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Looking ahead to BYU's potential quarterfinal opponent


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PROVO — Owning the 2-seed in the West Coast Conference tournament doesn’t mean the Cougars will breeze through their quarterfinal matchup with the 7/10-seed game winner Saturday.

BYU lost to both 7-seed Portland and 10-seed Loyola Marymount this season in their respective arenas, and though Las Vegas’ Orleans Center eliminates the distinct advantage that playing at home offers — an advantage the Cougars know well — it won’t be an easy path to the semifinals.

Outside of the Marriott Center, BYU was 7-9 during the regular season, including 2-2 at neutral venues.

Both potential opponents defeated the Cougars by attacking two of the team’s common deficiencies in losses: defending the 3-pointer and frontcourt foul trouble.

The Pilots and the Lions get the WCC action underway Thursday at 7 p.m. The challenges posed by each team are similar, as they focus on spacing the floor to find room for open shooters to occupy — especially on the perimeter.

An NCAA tournament at-large bid now seems likely for the Cougars if they can at least make it to the conference tournament final. Anything can happen in March, though, and either Saturday afternoon adversary is capable of another upset.

Portland (15-15, 7-11)

Bobby Sharp’s torrid shooting and Thomas Van Der Mars’ career-night gave the Pilots a triple-OT win at the Chiles Center against the Cougars in January.

The story was different in Provo, thanks in large part to junior Anson Winder hounding Sharp as he roamed the arc, and junior Matt Carlino carrying the offense with a barrage of eight 3-pointers. Carlino drew Portland players farther from the basket, and BYU was focused on getting in the lane, where the hosts dominated, 38-18.

Only Gonzaga shoots a higher percentage from three than Portland in the WCC. Sharp is a streaky shooter, but it’s logical for Dave Rose to again devise a defensive game plan that centers around picking him up 25 feet from the hoop. This could leave Bryce Pressley (46.3 percent 3-point shooter) and Ryan Nicholas (39 percent) with opportunities for uncontested jumpers from deep.

Portland is a scary team when it gets hot. However, Eric Reveno’s squad is also strong in the paint. The 6-foot-7 Nicholas makes up for the size he gives with solid rebounding instincts and polished moves near the rim. He can also create mismatches with his ability to stretch the defense when he’s hitting from deep. Nicholas averages 12.9 points per game and 8.7 boards. He combines with 6-foot-11 Thomas Van Der Mars (13.3 points, 7.1 rebounds), who had his way in the home victory over the Cougars, finishing with 27 and 18. The low-post duo limited BYU to the same total (38 points) in the paint despite playing nearly an extra half the first time around.

If BYU is to beat Portland a second time, the keys will be holding the Pilots to a low percentage from distance and winning the battle down low.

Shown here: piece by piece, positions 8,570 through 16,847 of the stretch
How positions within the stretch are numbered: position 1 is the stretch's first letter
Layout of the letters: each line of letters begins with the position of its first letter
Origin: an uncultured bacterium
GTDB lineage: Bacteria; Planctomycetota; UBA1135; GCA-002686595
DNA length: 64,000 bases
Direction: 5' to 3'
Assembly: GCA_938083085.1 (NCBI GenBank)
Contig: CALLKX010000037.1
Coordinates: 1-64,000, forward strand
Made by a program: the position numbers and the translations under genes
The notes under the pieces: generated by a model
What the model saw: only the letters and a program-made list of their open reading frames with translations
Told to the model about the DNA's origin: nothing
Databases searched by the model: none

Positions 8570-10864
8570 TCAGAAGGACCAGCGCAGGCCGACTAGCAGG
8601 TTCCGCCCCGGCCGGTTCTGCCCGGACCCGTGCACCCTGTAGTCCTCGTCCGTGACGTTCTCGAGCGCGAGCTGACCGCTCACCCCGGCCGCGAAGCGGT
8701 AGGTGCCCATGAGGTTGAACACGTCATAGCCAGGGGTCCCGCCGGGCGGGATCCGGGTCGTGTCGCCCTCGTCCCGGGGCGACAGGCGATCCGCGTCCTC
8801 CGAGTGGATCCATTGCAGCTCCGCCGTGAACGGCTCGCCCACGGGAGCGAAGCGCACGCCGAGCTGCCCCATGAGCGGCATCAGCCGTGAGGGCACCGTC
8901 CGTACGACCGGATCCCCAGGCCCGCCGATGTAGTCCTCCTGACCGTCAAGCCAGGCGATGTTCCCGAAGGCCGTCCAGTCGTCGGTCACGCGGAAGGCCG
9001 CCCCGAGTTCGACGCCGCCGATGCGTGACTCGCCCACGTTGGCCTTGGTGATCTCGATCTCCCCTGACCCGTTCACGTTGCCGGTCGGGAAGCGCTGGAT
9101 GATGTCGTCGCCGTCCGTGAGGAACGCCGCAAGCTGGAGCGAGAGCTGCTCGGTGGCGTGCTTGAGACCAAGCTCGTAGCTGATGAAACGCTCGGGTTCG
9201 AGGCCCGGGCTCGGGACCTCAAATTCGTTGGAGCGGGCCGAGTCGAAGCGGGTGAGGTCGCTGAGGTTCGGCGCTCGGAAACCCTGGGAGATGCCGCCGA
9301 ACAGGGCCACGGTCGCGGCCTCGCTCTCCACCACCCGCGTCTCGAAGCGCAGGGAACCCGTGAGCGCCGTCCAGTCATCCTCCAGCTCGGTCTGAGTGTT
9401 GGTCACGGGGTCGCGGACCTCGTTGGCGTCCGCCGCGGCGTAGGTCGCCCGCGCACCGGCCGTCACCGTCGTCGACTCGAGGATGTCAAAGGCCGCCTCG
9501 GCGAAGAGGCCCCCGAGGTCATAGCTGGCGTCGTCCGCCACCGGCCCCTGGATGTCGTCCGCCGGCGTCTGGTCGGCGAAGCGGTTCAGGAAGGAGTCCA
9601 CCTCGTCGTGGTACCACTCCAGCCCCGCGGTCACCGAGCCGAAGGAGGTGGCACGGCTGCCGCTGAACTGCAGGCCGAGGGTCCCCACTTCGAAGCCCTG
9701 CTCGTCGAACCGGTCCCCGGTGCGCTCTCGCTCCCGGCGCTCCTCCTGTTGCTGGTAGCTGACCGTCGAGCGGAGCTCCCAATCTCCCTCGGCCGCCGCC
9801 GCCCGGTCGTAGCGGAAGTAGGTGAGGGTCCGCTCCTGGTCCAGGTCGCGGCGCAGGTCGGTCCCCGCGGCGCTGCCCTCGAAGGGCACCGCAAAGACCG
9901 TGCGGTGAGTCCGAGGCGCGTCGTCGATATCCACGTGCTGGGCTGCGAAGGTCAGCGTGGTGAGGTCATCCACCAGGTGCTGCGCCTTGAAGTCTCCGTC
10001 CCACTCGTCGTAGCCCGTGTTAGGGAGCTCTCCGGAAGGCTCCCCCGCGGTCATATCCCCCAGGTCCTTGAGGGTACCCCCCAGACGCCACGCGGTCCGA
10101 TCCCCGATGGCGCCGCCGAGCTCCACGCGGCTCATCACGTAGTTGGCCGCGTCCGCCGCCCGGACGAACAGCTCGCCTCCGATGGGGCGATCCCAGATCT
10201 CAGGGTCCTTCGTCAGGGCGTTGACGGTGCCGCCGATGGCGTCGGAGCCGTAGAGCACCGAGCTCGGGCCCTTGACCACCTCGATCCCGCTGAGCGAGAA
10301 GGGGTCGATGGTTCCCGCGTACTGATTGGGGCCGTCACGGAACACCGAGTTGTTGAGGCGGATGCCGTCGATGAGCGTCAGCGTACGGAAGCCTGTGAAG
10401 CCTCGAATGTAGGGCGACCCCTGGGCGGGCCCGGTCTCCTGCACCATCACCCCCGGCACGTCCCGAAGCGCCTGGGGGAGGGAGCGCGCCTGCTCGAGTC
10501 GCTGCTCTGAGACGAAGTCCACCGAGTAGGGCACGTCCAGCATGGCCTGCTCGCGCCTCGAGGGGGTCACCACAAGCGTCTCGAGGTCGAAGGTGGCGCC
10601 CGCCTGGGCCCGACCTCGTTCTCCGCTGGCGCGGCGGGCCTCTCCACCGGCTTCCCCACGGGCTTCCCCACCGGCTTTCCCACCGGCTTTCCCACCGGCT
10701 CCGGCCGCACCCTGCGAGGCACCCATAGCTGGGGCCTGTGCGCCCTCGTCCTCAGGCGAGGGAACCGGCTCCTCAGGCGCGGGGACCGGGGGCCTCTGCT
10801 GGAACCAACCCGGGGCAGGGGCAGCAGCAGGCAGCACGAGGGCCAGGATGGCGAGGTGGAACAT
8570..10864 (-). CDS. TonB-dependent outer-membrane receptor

Loyola Marymount (12-18, 4-14)

Although a well-executed approach limited Lions starting guards Anthony Ireland and Evan Payne to just 11-of-33 from the field together in Los Angeles Dec. 28, Payne sunk five 3-pointers and scored a career-high 27 points, while Ireland’s playmaking ability led to nine assists on top of his 14 points. LMU’s strategy of attacking and drawing fouls on freshman Eric Mika and junior Nate Austin had an even greater effect on the game as the tandem logged only 16:39 of game action simultaneously.

The Lions’ x-factor may be forward CJ Blackwell, who helped them earn a one-point halftime lead at the Marriott Center Jan. 11 by sinking two of his three 3-pointers before the intermission. Junior Tyler Haws and sophomore Kyle Collinsworth took over in the second half, and BYU cruised to an easy win.

LMU would certainly be the preferable foe with the league’s worst scoring defense (77.3 points per game allowed), which is only a little worse than BYU’s (77.2). Yet the Lions play opportunistic defense much like the Cougars and only trail them in WCC team steals per game. They also are second in turnover margin.

Head coach Max Good uses a stable of low-post players interchangeably to try and create difficult looks for rotating post players, which led to the BYU having to shuffle lineups in the first meeting. A contest determined by free-throw shooting would favor the LMU.

Avoiding foul trouble would be imperative for Mika and Austin if the Cougars tangle with the Lions again, and taking care of the basketball is one of the main aspects of beating LMU. Winder’s offensive emergence has translated to increased playing time and gives BYU a capable shut-down defender to make Ireland earn everything, but Payne and Blackwell could keep the Lions in a close game.

The Cougars and the winner of Thursday’s tournament opener play Saturday at 3 p.m.

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Kyle Spencer

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